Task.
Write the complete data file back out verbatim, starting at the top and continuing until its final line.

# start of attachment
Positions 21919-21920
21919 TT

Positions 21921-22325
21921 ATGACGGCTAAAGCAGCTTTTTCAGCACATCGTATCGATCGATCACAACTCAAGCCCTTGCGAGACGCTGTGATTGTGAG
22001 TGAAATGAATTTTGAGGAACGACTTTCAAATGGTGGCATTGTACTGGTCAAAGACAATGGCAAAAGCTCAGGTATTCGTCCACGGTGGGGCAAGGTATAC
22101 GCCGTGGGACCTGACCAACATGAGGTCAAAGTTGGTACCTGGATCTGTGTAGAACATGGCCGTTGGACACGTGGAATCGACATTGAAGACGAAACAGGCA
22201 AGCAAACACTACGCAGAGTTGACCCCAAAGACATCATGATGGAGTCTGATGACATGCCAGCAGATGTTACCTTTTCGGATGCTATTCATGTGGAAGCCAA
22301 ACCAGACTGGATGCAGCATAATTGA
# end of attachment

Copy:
Positions 21919-21920
21919 TT

Positions 21921-22325
21921 ATGACGGCTAAAGCAGCTTTTTCAGCACATCGTATCGATCGATCACAACTCAAGCCCTTGCGAGACGCTGTGATTGTGAG
22001 TGAAATGAATTTTGAGGAACGACTTTCAAATGGTGGCATTGTACTGGTCAAAGACAATGGCAAAAGCTCAGGTATTCGTCCACGGTGGGGCAAGGTATAC
22101 GCCGTGGGACCTGACCAACATGAGGTCAAAGTTGGTACCTGGATCTGTGTAGAACATGGCCGTTGGACACGTGGAATCGACATTGAAGACGAAACAGGCA
22201 AGCAAACACTACGCAGAGTTGACCCCAAAGACATCATGATGGAGTCTGATGACATGCCAGCAGATGTTACCTTTTCGGATGCTATTCATGTGGAAGCCAA
22301 ACCAGACTGGATGCAGCATAATTGA